At the JAA, meanwhile, chief executive Klaus Koplin told the seminar that eight CFIT action plans had been agreed on by the JAA management as part of its Joint Safety Strategy Initiative, launched in 1998 and producing deliverables such as research studies, training kits, advisory circulars and changes to requirements. Among the eight plans are, for example, TAWS, precision-like approach implementation, minimum safe-altitude warning and flight-data monitoring. Five approach and landing action plans have also been agreed on, including flight-deck equipment upgrades and installation, flight crew training and promotion of a safety culture. While the TAWS actions are essentially complete and the ICAO/FSF CFIT Training Tool is already on the JAA Web site, said Koplin, all the plans are currently being reviewed to identify what is covered by JAR-OPS and ongoing work, to integrate ICAO initiatives and to identify top priorities.

According to Koplin, the aggregated action plans, which cover several other safety issues beyond CFIT and ALAR, are due for final approval in the fall of this year. As this timescale coincides with the planned September 28 establishment of the new European Aviation Safety Agency (EASA), Koplin said the JAA work would be passed on to EASA, which he assumed would continue with the JSSI from then.

Runway Incursion: A Growing Problem
Reported runway incursions per flight had increased no less than fivefold since 1998, according to ERA’s Ambrose, and JAA’s Koplin said that, in Europe, there was an incursion every three or four days and a near-collision every two or three months. Incursions now account for some 26 percent of all runway safety issues. The FSF’s Matthews calculated that airlines and business aircraft operators worldwide annually suffer as much as $5 billion in losses as a result of the whole range of incidents that occur on airport ramps, and that resulting fatalities on the ground are running as high as 200 a year.

Controversy Mounts as JAA Transitions to EASA

Differences in safety culture are causing some concern as ECAC and JAA membership expands eastwards, according to JAA chief executive Klaus Koplin. Responsibility for European type certification and rulemaking for both airworthiness and maintenance is due to transition on September 28 from the JAA to the new European Aviation Safety Agency (EASA) set up by an EU regulation published last September 7. The transfer of responsibility for operations and licensing is currently foreseen during 2005.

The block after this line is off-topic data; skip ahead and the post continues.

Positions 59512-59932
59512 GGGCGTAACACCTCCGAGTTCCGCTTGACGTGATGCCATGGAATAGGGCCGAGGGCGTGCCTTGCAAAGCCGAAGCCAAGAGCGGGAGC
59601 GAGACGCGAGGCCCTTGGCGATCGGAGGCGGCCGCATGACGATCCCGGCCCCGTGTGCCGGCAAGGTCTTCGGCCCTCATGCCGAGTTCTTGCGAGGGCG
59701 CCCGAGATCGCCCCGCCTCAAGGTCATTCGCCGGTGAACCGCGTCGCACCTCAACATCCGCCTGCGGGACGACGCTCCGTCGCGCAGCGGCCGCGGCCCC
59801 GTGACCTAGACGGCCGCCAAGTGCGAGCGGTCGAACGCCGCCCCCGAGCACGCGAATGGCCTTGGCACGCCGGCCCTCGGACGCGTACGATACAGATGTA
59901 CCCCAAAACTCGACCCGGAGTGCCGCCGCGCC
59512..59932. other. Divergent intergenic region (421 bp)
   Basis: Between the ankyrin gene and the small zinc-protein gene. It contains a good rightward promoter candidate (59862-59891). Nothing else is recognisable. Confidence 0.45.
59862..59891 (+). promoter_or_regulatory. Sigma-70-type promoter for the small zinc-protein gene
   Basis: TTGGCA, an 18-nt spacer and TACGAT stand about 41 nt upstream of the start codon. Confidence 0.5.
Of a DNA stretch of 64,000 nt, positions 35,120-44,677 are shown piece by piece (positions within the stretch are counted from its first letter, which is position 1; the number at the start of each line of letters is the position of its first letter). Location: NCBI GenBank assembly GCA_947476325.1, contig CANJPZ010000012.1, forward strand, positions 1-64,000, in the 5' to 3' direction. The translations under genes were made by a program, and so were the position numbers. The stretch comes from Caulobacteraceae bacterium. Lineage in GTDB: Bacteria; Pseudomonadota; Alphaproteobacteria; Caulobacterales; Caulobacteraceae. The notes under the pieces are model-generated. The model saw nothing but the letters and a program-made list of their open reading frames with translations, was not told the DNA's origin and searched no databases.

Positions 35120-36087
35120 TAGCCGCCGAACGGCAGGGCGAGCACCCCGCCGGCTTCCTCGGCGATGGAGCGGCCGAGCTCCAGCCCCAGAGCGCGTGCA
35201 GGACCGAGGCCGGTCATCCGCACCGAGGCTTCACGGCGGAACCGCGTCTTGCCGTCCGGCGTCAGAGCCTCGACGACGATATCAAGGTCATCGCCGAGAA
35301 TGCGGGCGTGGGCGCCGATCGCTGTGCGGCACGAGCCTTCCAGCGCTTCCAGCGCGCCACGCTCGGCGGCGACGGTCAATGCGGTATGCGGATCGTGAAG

Koplin said the JAA is actively preparing for the changes, using the so-called Option 3 transition model under which EASA will take on all “technical” work, with the JAA governing bodies adopting EASA decisions for the JAA. The central JAA will subsequently disappear, possibly as early as next year. All EASA regulations and procedures are in fact being drafted by JAA experts and are now under legal review before a public comment period in early summer. The timescale is therefore tight, since they must be in place at the start of EASA operations on September 28, and as Koplin told the seminar, “the EASA executive director has not yet been chosen.”

Flight Crews at Fault Most Often

Pilots may be surprised to learn that, according to a recent study by the Netherlands National Aerospace Laboratory, flight crew error was the primary causal factor in 53 percent of the air traffic management (ATM)-related commercial aircraft accidents worldwide between 1981 and 2001. ATC was the primary causal factor in 28 percent of such accidents, the study showed, the remainder being attributed to environmental factors (13 percent) and aircraft systems (6 percent). “ATM-related” accidents in the analysis were defined as those involving two or more aircraft; one aircraft and one or more ground vehicles; problems with landing aids such as ILS, MLS, PAR, PAPI, VASI or approach lights; and wake vortex-induced accidents.

The overwhelming proportion of the accidents, just over two-thirds, happened during taxiing and the majority of events concerned collisions with vehicles (33 percent), followed by collisions with stationary (22 percent) or moving (21 percent) aircraft. The top 10 most frequently identified causal factors in all the accidents were, in descending order, low visibility (16 percent); flight crew lack of positional awareness on the ground; incorrect or inadequate ATC instructions; flight crew look out failure; flight crew non-adherence to procedures; flight crew omitting to act or acting inappropriately; ATC failure to provide separation on the ground; aircraft system failure affecting controllability; flight crew failure to cross-check or coordinate; and malfunction or unavailability of an ATC ground aid (5 percent).

Overall, the study showed that 213 (8 percent) of all accidents in the 20-year period were ATM-related. Of these, 29 were fatal, or 4.4 percent of all fatal accidents; perhaps unsurprisingly, collisions and near-collisions between two aircraft caused the majority of the 984 fatalities in ATM-related accidents. The overall worldwide ATM-related accident rate is 0.44 per million flight hours.